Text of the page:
Two missiles exploded from the Al Asheera encampment. On their heels came another burst of gunfire. Frustration and helplessness edged the fury, forced Jarek to draw deep, harsh breaths.
"Come on, Ramon," he whispered, silently encouraging his pilot to evade the attack.
As if hearing him, the plane banked, drawing up hard. A second later, the Al Asheera missiles rushed past its right wing, harmless.
But the maneuver cost the pilot distance. The plane faltered, then dipped over the camp, exposing its underbelly to the revolutionaries below.
A small cry of surprise exploded from behind Jarek. He swung around on his knee, his rifle leveled.
"Papa?" A boy, nearly six years in age, tugged a gray mare's reinsalmost three times the boy's heighturging the animal forward.
"Rashid." Jarek swore and lowered the rifle. Trepidation raked his gut, cutting clean through to the anger, then deeper to the fear. "What are you doing here?"
A sudden burst of gunfire ripped through the stomach of the plane. A cheer rose over the wind as the engine smoked and shuddered, the aircraft struggled to maintain its altitude.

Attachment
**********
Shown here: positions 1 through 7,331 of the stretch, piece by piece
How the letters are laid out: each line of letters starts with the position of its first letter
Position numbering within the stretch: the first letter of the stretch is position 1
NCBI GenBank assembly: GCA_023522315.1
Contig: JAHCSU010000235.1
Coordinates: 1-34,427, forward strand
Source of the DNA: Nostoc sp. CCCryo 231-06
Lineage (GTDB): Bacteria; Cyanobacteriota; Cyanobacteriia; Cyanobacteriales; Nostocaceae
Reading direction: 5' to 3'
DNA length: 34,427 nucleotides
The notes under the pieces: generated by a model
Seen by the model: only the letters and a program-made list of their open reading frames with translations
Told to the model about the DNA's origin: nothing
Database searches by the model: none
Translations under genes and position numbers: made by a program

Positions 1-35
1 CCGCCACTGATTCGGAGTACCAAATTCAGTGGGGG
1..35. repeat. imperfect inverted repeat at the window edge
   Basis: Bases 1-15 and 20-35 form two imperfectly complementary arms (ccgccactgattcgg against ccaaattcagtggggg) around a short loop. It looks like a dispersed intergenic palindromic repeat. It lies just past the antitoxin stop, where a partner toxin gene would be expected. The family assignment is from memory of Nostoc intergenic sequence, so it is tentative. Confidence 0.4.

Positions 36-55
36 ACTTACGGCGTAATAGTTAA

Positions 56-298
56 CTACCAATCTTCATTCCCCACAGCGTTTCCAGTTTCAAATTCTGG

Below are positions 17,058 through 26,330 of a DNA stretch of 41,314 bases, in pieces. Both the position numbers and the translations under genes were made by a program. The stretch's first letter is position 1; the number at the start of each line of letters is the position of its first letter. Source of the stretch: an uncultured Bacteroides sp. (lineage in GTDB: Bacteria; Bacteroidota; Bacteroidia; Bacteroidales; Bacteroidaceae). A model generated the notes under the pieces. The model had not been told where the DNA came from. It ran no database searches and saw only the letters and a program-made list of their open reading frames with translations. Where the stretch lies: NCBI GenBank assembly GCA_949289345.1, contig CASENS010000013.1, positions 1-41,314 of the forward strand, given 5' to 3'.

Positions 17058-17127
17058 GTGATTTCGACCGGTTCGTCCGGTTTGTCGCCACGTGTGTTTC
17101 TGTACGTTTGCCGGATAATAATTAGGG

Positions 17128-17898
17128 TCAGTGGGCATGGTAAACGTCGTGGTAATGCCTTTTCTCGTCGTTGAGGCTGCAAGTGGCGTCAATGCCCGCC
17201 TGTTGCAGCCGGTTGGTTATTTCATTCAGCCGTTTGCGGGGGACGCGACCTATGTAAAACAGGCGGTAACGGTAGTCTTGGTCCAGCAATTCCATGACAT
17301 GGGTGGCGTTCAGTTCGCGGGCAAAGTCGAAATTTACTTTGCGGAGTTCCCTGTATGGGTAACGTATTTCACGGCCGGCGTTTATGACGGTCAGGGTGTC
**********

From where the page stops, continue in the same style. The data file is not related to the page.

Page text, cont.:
Almost instantly, the plane changed direction, heading away from the Al Asheera and toward Jarek. This time a cry of alarm rose from the camp. In mass, the revolutionaries scrambled toward their horses.
But Jarek barely noticed. The plane lost its struggle and tilted into a nosedive. His gaze followed the white blur until it crashed beyond the horizon.
"Stay, Ping." The boy dropped the reinsconfident his horse would stand near his father's.
The small prince scrambled up next to Jarek.
Rashid Al Asadi stopped less than a foot from his father. Jarek noted the black eyesintense, sharp like a well-polished, well-cut onyx.
His wife, Saree's, eyes.
The rest was Al Asadi. Beneath the soft, round face lay the promise of Jarek's square jaw and high cheekbones. And if one looked closely enough, the suggestion of a high forehead and the sharp features of Jarek's father, Makrad Al Asadi.
Jarek glanced away, unwilling to look that close.
The boy had been born with an old soul and a clever mind, Jarek's cousin, Quamar, had stated years before. A combination that equaled nothing less than an insatiable curiosity.
"Ramon?" The little boy's gaze darted past Jarek to where the plane had disappeared. Purpose was there, in the set of the boy's shoulders.
"What are you doing here, Rashid?" But his tone lost its angry edge because fear was there, too. A fear that he also saw lurking in the darkest part of his son's eyes.
"I heard you tell Uncle Quamar that you were taking a ride in the desert on Taaj before Miss Kwong arrived today," he whispered. "I thought you might want company."